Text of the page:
31) The caboose also came from DeWinton (link above). The car in front hangs with a railway crane. Track was a for a rolling dolly that supported the boom.
32) Like a monster ready to devour, this old snowplow from the 1920s. It was used for tackling the big drifts! The CPR still has several cars like this in service, and all real old ones too. They don’t get used much, so last a looooong time.
33) These blue passenger cars once worked for Canadian National Railways, then Via Rail Canada, the nation’s passenger rail carrier, and are still in those company colours. They last were used by the Okanagan Wine Train out of Kelowna BC and today are in the hands of a private collector. Aspen is storing the cars for that person till they find a more permanent home.
34) A lot of things need lifting on the railway and this is the machine for the job.
35a) This little locomotive is used for maintenance trains. Your author had a run in with it in the 1970s – back them it worked at a sugar plant in Winnipeg Manitoba, just behind where I lived at the time. Memories of watching it shunt cars are still strong. BTW, sugar beets, from which they obtained the sugar, tastes awful. We sneaked into the plant and stole a couple to try. Yuck! The locomotive was built in the 1950s and come from maker General Electric. After Winnipeg, it worked at another sugar plant in Taber Alberta before coming here.
35b) Wedgie shot! This is the three-quarter angle view favoured by many railway photographers and despised by others. It’s often overdone and leads to what most people see as a boring pic. Here though, it works real well, what with that sky and featureless background.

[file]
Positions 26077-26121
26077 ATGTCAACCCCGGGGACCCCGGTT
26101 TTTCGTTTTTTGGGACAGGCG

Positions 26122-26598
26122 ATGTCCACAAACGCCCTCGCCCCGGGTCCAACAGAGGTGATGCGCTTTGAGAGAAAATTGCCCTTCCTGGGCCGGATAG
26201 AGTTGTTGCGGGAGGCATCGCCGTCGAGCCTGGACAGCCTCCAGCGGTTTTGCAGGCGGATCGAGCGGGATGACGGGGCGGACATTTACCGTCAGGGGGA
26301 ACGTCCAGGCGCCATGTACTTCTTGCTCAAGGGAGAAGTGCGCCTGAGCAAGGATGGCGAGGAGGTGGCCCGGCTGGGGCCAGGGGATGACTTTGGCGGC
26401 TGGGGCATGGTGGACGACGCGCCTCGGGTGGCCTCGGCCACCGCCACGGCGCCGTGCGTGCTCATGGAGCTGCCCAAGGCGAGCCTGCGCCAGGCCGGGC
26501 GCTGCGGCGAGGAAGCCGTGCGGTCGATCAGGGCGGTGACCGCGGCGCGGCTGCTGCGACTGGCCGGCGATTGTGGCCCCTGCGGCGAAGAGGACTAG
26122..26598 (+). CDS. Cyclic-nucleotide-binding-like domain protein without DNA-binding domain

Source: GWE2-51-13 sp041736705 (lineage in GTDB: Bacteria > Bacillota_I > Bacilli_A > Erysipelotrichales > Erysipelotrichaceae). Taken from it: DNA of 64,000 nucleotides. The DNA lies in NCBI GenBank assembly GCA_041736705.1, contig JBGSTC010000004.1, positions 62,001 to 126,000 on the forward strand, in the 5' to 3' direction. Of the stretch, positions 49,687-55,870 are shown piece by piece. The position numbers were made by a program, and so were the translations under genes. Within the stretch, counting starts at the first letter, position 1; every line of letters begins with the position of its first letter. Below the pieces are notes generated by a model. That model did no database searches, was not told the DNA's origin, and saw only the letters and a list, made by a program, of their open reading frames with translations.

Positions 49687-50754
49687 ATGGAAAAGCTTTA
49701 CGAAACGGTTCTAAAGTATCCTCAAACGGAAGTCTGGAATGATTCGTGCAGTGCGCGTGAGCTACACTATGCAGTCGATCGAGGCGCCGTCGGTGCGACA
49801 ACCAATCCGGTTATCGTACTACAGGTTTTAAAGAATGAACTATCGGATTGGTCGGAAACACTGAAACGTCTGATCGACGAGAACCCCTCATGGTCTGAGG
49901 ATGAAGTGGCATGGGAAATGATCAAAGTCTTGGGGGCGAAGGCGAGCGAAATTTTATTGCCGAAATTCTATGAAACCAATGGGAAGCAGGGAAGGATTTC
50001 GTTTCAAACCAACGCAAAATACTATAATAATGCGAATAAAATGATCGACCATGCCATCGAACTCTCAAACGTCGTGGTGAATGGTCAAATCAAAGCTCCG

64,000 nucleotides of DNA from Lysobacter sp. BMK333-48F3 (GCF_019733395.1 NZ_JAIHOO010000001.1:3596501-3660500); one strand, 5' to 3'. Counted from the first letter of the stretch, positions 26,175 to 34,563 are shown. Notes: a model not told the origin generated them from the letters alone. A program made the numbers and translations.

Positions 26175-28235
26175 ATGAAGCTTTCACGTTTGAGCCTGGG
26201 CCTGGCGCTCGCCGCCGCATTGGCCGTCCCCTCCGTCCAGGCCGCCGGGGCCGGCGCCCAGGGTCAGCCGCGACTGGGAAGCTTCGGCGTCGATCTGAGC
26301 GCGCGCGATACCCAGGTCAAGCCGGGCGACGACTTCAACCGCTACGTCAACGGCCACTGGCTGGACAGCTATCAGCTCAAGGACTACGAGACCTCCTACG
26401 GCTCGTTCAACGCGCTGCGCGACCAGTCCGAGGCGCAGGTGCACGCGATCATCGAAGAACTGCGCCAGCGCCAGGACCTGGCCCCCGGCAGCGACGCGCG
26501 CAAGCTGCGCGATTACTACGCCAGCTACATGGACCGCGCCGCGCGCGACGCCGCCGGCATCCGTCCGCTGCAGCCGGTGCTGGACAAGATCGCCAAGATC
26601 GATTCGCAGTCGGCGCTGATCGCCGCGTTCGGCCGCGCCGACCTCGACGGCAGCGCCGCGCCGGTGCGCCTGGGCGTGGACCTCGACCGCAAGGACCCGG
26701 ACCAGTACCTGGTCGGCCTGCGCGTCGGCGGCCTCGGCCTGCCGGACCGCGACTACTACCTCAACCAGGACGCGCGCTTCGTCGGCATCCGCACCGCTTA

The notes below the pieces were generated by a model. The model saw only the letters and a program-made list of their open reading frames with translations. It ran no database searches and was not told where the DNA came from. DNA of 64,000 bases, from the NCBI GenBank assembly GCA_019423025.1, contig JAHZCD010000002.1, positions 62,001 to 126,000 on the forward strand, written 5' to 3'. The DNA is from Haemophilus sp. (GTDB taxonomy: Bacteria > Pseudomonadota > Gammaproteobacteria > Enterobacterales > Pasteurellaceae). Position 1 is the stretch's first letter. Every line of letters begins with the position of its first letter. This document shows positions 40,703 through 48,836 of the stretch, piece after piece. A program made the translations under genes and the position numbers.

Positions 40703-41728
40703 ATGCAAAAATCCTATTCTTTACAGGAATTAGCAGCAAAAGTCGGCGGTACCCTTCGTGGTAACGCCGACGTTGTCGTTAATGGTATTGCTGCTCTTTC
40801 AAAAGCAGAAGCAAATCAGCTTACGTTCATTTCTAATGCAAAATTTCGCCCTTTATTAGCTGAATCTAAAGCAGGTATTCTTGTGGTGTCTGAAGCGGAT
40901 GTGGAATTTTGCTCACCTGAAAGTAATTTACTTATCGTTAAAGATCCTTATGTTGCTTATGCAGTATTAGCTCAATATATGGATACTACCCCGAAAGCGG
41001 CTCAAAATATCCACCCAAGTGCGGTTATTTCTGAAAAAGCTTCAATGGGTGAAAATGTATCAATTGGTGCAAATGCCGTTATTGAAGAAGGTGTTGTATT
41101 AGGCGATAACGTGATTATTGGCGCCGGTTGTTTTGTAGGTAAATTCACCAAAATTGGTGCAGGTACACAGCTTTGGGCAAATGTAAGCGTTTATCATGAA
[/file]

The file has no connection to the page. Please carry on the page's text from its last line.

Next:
36) This car dumps ballast. Doors on the underside allow the material to be deposited anywhere in between or outside the rails. It was built in the 1950s and as you can see, once belonged to the CPR. These old cars keep going and going and going.
37) The train returns! Track speed is a leisurely pace, so for those on board there’s enough time to really take in the experience. Team BIGDoer has rode a few times – and loved it! To know more about the vintage cars seen in the consist, refer to this article…Train Day at Aspen Crossing
38) Off in the distance – thank goodness for super-zooms – this old farm. The owner let us in once but we never did do a piece on it. In fact, there’s dozen of places we visited, where for some reason or another, nothing came of it article wise. It’s complicated.